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Chaman Lal and ors. Vs. Indira Wati - Court Judgment

LegalCrystal Citation
SubjectTenancy
CourtPunjab and Haryana High Court
Decided On
Case NumberCivil Revn. No. 1959 of 1983
Judge
Reported inAIR1985P& H201
ActsEast Punjab Urban Rent Restriction Act
AppellantChaman Lal and ors.
Respondentindira Wati
Cases ReferredJagjit Lal v. Gurjinder Singh Arora
Excerpt:
- sections 80 (2) & 89 & punjab motor vehicles rules, 1989, rules 85 & 80: [t.s. thakur, cj, jasbir singh & surya kant, jj] appeal against orders of state or regional transport authority imitation held, a stipulation regarding the period of limitation available for invoking the remedy shall have to be strictly construed. that is because any provision by way of limitation is in the nature of a restraint on the remedy provided under the act. so viewed two inferences are clear viz., (1) sections 80 and 89 of the act read with rule 85 of the rules make it obligatory for the authorities making the order to communicate it to the applicant concerned and (2) the period of limitation for any appeal against the order is reckonable from the date of such communication of the reasons would imply..........and children. the eviction application was contested inter alia on the ground that, in fact, mehar chand, the husband of the landlady was the owner of the entire building comprising the ground floor, first floor, second floor and the third floor and that the landlady was only a benami owner of the ground floor. similarly, amrit lal was only a benami owner of the other portion. according to the tenants, mehar chand did not purchase the entire building as he might not have been able to get the tenants on the ground floor evicted. thus, according to them, the requirement of the landlady was not bona fide. she was comfortably living with her husband on the first floor along with her son amrit lal. on trial, the learned rent controller found that the landlady whose name was incorporated.....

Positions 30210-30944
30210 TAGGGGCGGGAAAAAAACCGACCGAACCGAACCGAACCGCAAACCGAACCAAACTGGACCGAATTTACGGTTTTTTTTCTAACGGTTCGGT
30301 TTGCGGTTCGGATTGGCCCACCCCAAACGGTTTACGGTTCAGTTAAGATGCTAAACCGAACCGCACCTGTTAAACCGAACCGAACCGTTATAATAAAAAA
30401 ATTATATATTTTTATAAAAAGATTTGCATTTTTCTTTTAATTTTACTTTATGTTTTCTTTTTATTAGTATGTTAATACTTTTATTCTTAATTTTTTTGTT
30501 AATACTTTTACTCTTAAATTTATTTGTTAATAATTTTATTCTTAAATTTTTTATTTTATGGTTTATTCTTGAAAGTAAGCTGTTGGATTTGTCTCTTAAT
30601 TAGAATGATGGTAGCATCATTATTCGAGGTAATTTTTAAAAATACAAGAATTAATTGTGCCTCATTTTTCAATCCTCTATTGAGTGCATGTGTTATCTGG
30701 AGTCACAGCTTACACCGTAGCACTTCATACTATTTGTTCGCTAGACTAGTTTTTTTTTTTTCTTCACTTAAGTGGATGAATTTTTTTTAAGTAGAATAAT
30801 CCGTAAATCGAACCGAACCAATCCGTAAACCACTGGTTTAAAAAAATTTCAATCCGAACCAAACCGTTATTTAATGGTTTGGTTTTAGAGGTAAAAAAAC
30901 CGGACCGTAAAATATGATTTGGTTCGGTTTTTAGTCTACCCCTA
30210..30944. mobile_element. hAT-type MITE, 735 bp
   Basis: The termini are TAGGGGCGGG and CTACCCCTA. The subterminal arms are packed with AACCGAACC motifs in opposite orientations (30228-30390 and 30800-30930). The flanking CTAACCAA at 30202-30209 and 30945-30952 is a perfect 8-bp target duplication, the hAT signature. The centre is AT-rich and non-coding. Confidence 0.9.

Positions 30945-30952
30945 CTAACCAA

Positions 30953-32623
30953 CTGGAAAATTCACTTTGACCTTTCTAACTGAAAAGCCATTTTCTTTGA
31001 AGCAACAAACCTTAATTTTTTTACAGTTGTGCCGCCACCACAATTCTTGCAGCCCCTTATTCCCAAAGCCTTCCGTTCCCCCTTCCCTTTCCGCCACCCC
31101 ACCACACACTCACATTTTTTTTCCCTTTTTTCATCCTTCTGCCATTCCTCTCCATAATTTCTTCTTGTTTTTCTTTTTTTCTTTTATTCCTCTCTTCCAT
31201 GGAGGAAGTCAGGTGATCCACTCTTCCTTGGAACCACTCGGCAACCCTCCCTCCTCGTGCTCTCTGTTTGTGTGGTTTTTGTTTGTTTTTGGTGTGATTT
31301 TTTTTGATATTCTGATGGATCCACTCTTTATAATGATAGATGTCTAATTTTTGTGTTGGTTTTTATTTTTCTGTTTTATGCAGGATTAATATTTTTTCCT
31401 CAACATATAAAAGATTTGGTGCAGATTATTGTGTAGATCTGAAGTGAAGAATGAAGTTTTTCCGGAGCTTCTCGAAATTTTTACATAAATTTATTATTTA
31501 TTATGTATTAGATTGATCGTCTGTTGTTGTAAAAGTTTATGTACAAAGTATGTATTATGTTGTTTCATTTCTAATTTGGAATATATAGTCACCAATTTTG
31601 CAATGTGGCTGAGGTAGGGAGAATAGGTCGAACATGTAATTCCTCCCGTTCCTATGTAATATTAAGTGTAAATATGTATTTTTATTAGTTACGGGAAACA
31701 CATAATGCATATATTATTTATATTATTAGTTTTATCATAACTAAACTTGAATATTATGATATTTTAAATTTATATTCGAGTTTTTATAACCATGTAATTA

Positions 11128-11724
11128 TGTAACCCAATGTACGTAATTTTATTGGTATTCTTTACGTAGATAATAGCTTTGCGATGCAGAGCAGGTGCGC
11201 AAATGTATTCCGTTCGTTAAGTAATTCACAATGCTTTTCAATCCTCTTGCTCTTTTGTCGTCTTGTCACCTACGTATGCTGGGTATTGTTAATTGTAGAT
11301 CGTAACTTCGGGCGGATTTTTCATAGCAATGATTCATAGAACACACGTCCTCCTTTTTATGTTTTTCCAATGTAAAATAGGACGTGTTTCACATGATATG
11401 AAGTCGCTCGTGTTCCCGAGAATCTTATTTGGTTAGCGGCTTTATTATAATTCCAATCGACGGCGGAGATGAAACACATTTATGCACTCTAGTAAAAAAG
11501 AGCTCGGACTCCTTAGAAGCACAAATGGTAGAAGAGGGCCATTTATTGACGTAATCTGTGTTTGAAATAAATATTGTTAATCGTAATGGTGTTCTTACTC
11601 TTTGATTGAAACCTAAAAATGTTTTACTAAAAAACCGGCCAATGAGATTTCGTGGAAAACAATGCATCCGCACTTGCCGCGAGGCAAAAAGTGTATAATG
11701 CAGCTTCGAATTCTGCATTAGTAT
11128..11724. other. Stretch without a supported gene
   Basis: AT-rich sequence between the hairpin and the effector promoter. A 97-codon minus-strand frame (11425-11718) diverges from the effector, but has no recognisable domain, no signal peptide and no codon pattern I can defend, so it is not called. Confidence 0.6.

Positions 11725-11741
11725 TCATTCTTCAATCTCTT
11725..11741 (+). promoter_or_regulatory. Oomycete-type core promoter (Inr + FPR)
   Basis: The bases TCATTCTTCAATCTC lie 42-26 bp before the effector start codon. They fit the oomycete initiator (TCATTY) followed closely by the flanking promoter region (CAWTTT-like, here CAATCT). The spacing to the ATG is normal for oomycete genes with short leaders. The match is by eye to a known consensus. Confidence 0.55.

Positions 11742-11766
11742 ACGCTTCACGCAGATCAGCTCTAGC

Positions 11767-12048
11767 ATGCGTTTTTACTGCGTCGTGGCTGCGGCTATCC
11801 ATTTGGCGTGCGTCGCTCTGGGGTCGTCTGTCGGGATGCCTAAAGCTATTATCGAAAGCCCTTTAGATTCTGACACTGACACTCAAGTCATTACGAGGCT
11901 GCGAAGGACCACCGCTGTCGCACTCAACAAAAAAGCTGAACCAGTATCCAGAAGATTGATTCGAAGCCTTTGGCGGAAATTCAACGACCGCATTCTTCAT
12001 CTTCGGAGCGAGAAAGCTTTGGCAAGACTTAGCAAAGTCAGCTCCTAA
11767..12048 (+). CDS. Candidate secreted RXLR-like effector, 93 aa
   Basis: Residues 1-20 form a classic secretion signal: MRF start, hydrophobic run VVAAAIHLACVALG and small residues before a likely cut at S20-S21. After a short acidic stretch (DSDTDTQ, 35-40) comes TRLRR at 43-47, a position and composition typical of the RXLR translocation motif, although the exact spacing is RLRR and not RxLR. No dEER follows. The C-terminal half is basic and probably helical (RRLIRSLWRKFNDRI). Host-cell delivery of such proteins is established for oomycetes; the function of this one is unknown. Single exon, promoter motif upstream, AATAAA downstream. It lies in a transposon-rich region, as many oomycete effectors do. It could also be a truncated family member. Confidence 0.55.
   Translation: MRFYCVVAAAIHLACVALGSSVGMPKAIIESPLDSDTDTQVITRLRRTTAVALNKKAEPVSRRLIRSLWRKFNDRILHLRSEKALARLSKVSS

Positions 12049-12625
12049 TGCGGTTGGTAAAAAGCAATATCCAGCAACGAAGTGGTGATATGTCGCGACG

Judgment:
ORDER

1. This is tenants petition against whom the ejectment application was dismissed by the Rent Controller, but allowed in appeal.